How to make reading a treat, not a chore, for children

Allowing children to read ‘cool’ books rather than stiff old tomes the authorities think they should be ploughing through is the key to stimulating a creative love of reading. That’s according to a wonderful little article in the Evening Standard, Forget Austen, there are no explosions, which quotes Steven Moffat, the writer behind successful TV series Doctor Who and Sherlock.

Give a child a ‘cool’ book and she’ll devour it. Boring books get left on the shelf. (Pic:

He says: “We should give [children] really cool books that they think are exciting. It doesn’t matter if they are good books as long as they read. Reading makes you better at English. Reading a lot makes you want to read better books.”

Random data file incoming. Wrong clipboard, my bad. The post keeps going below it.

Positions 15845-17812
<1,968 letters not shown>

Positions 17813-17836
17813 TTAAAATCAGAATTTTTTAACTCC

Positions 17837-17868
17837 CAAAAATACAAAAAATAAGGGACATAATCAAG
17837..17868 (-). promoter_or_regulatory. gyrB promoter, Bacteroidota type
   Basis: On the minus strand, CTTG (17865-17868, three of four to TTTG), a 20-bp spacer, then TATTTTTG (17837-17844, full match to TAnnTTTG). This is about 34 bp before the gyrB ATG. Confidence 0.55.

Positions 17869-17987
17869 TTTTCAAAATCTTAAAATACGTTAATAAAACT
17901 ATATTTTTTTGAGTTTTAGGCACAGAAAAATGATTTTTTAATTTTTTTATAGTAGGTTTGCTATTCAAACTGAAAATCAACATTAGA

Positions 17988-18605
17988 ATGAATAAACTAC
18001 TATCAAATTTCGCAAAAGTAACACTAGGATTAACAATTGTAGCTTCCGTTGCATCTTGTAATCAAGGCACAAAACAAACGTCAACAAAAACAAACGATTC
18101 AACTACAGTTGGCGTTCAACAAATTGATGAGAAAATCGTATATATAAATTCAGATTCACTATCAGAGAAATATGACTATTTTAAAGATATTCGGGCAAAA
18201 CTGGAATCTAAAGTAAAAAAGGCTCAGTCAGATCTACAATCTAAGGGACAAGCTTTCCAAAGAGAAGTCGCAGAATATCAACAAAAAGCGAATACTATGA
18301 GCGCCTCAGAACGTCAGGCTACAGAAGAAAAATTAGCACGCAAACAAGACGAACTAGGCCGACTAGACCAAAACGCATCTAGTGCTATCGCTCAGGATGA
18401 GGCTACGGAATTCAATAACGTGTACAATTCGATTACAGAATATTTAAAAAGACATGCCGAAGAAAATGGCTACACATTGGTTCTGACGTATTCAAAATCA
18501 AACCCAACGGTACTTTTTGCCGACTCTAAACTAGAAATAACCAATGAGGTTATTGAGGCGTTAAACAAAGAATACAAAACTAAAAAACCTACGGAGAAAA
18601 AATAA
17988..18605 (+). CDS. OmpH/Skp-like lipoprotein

He’s so right. I’m a professional writer now who can’t bear to flirt with badly written fiction. Life is far too short for that, and my bookshelves are stuffed with books I’d much rather commit to. However, as a 10-year-old child, I devoured just about every Continue reading

Why World Book Day is for life, not just for one day

Are your books for life, or just for one day? (image is a screen grab from

My eight-year-old daughter begs me for a story every night. It’s a treat for her to be read to – especially if I agree to read the books of her babyhood, but perhaps changing the voice, the tense, the direction and even the names of the character to spice it up a bit.

I’ve been reading to her – not always out loud, sometimes in my head – since she was first conceived. It never entered my mind that a child of mine wouldn’t want to hear stories read to her, and for her imagination to be fired.

I hadn’t planned any particular learning outcome from sharing my passion for stories with my little girl, but as it turns out she always gets Continue reading